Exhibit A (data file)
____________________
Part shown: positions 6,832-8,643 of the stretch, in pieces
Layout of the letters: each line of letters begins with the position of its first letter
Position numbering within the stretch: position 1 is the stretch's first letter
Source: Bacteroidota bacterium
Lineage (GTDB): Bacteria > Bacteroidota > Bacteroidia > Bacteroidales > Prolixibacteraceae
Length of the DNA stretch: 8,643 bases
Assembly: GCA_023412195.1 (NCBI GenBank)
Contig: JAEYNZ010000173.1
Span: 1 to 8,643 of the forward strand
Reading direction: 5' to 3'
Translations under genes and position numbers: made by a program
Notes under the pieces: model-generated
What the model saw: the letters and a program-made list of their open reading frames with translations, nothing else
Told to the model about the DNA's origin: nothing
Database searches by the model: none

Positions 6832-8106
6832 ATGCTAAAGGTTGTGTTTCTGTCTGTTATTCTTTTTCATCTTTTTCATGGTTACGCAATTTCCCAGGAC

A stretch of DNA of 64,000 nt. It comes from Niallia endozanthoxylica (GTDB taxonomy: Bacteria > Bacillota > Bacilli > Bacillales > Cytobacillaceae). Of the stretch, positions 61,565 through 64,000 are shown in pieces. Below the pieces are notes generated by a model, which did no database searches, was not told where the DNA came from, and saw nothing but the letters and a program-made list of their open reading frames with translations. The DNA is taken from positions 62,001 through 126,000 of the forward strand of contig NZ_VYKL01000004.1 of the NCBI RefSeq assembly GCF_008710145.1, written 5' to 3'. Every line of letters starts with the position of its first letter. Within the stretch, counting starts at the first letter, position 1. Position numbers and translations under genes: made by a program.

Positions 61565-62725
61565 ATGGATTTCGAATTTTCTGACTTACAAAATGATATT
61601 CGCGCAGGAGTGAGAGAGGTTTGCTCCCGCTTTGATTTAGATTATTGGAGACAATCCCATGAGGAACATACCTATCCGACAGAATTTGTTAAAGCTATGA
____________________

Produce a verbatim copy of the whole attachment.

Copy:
Part shown: positions 6,832-8,643 of the stretch, in pieces
Layout of the letters: each line of letters begins with the position of its first letter
Position numbering within the stretch: position 1 is the stretch's first letter
Source: Bacteroidota bacterium
Lineage (GTDB): Bacteria > Bacteroidota > Bacteroidia > Bacteroidales > Prolixibacteraceae
Length of the DNA stretch: 8,643 bases
Assembly: GCA_023412195.1 (NCBI GenBank)
Contig: JAEYNZ010000173.1
Span: 1 to 8,643 of the forward strand
Reading direction: 5' to 3'
Translations under genes and position numbers: made by a program
Notes under the pieces: model-generated
What the model saw: the letters and a program-made list of their open reading frames with translations, nothing else
Told to the model about the DNA's origin: nothing
Database searches by the model: none

Positions 6832-8106
6832 ATGCTAAAGGTTGTGTTTCTGTCTGTTATTCTTTTTCATCTTTTTCATGGTTACGCAATTTCCCAGGAC

A stretch of DNA of 64,000 nt. It comes from Niallia endozanthoxylica (GTDB taxonomy: Bacteria > Bacillota > Bacilli > Bacillales > Cytobacillaceae). Of the stretch, positions 61,565 through 64,000 are shown in pieces. Below the pieces are notes generated by a model, which did no database searches, was not told where the DNA came from, and saw nothing but the letters and a program-made list of their open reading frames with translations. The DNA is taken from positions 62,001 through 126,000 of the forward strand of contig NZ_VYKL01000004.1 of the NCBI RefSeq assembly GCF_008710145.1, written 5' to 3'. Every line of letters starts with the position of its first letter. Within the stretch, counting starts at the first letter, position 1. Position numbers and translations under genes: made by a program.

Positions 61565-62725
61565 ATGGATTTCGAATTTTCTGACTTACAAAATGATATT
61601 CGCGCAGGAGTGAGAGAGGTTTGCTCCCGCTTTGATTTAGATTATTGGAGACAATCCCATGAGGAACATACCTATCCGACAGAATTTGTTAAAGCTATGA